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The Revenant (2015)

Josh Reviews The Revenant

After falling head over heels in love with Alejandro G. Inarritu’s Birdman or (The Unexpected Virtue of Ignorance) last year, I was delighted to discover that he had another film coming out just a year later.  The Revenant stars Leonardo DiCaprio as Hugh Glass, a fur trapper helping guide an expedition for pelts in the early 1800’s.  So after the movie opens, their expedition is attacked by a group of Arikara Native Americans.  Glass and several others survive and attempt to head back to their outpost on foot.  But Glass is mauled by a bear and almost killed.  Fearful of further Indian attack, John Fitzgerald (Tom Hardy) wants to leave Glass behind, and eventually does so, killing Glass’ half Native American son Hawk.  But Glass does not die.  Instead, he drags himself out of his half-buried grave and begins a long trek through the wilderness in pursuit of Fitzgerald.

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As I wrote when compiling my Best Movies of 2015 list, The Revenant didn’t open around me until January, 2016.  So I wasn’t able to see it before finishing my list, but it was top-priority for me to try to see it as soon as I could, and on as big a screen as possible.  I was able to see it last week.

My head is still spinning.

There is no question that The Revenant is exceptionally well-made.  Mr. Inarritu and his collaborators have managed to create a staggeringly powerful, visceral experience, putting the viewer right in the middle of the events unfolding on-screen.  You can’t watch this film at a remove — instead, you are sucked right into the middle of what’s happening.  But while this demonstrates an incredible mastery of filmmaking, the result is an unpleasant, punishing experience as the viewer is pulled inside horror and torment for two and a half hours.  When the credits finally rolled, I was left asking myself, why was this story being told?  Why had I put myself through the unpleasant experience of watching this movie?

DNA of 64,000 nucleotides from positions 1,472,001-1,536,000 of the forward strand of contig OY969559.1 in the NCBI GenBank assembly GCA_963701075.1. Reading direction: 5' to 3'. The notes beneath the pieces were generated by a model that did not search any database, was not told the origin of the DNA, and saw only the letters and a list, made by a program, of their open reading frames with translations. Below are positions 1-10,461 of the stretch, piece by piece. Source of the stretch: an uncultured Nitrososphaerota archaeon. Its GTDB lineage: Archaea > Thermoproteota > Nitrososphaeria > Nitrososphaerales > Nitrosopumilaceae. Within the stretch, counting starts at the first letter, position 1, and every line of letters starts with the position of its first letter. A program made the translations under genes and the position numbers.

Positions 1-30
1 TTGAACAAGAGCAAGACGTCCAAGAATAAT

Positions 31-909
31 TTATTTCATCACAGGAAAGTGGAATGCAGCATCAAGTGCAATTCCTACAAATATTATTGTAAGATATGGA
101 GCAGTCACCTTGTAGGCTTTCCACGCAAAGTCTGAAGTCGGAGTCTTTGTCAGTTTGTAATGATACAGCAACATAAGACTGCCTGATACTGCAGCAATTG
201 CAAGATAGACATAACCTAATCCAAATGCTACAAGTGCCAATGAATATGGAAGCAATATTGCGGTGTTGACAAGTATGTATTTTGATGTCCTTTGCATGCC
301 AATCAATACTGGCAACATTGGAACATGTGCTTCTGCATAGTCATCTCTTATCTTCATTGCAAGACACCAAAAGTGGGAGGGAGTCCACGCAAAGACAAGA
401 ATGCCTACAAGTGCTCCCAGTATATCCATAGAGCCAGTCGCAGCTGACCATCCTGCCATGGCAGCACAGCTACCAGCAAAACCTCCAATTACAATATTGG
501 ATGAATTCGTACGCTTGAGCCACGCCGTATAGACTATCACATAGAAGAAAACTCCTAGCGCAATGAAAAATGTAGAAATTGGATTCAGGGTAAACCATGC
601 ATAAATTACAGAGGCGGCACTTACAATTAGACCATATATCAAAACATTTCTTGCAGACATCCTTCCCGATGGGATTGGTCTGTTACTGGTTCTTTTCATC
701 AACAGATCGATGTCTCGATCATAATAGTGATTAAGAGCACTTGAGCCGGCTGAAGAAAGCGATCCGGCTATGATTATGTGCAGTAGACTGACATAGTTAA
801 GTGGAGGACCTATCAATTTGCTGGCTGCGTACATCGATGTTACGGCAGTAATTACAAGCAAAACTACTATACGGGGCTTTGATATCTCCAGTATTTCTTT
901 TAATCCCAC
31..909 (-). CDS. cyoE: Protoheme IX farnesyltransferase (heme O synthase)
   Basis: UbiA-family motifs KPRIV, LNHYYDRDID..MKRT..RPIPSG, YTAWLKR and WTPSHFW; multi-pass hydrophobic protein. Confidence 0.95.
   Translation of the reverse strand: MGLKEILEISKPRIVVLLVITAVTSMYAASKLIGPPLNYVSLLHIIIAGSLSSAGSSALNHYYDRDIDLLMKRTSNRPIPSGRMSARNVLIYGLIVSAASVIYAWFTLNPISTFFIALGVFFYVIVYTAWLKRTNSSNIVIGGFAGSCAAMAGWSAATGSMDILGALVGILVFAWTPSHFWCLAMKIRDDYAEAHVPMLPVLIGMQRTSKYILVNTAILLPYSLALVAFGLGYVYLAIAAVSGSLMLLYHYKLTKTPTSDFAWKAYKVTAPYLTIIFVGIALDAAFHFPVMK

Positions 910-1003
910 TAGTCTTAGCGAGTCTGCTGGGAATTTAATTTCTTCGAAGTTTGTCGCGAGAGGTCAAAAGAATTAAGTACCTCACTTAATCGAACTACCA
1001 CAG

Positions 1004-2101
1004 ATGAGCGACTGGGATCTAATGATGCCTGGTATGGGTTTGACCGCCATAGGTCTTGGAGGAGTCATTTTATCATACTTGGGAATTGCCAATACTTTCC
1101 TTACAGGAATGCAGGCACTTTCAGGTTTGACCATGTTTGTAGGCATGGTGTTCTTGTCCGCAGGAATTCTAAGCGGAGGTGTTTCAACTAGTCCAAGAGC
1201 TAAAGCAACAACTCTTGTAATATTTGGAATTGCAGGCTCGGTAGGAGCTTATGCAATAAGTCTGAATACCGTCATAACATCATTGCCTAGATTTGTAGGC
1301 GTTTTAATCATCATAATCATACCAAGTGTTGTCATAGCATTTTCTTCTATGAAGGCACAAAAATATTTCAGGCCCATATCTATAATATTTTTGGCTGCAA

When I describe watching The Revenant as observing a mastery of filmmaking, I am not exaggerating.  The skill on display in every single gorgeous frame of this film is absolutely astounding.  From the movie’s very first scenes, it was clear to me that I was not watching an ordinary film.  The Native American attack sequence that kicks off the film is staggeringly brutal and extraordinarily immersive.  This sequence would be the highlight of most films, but for Mr. Inarritu it is just the opening gambit.  As Mr. Inarritu’s camera glides through the scenes, panning in 360 degrees and weaving in and around all of the characters and the crazy action that was unfolding, I was … [continued]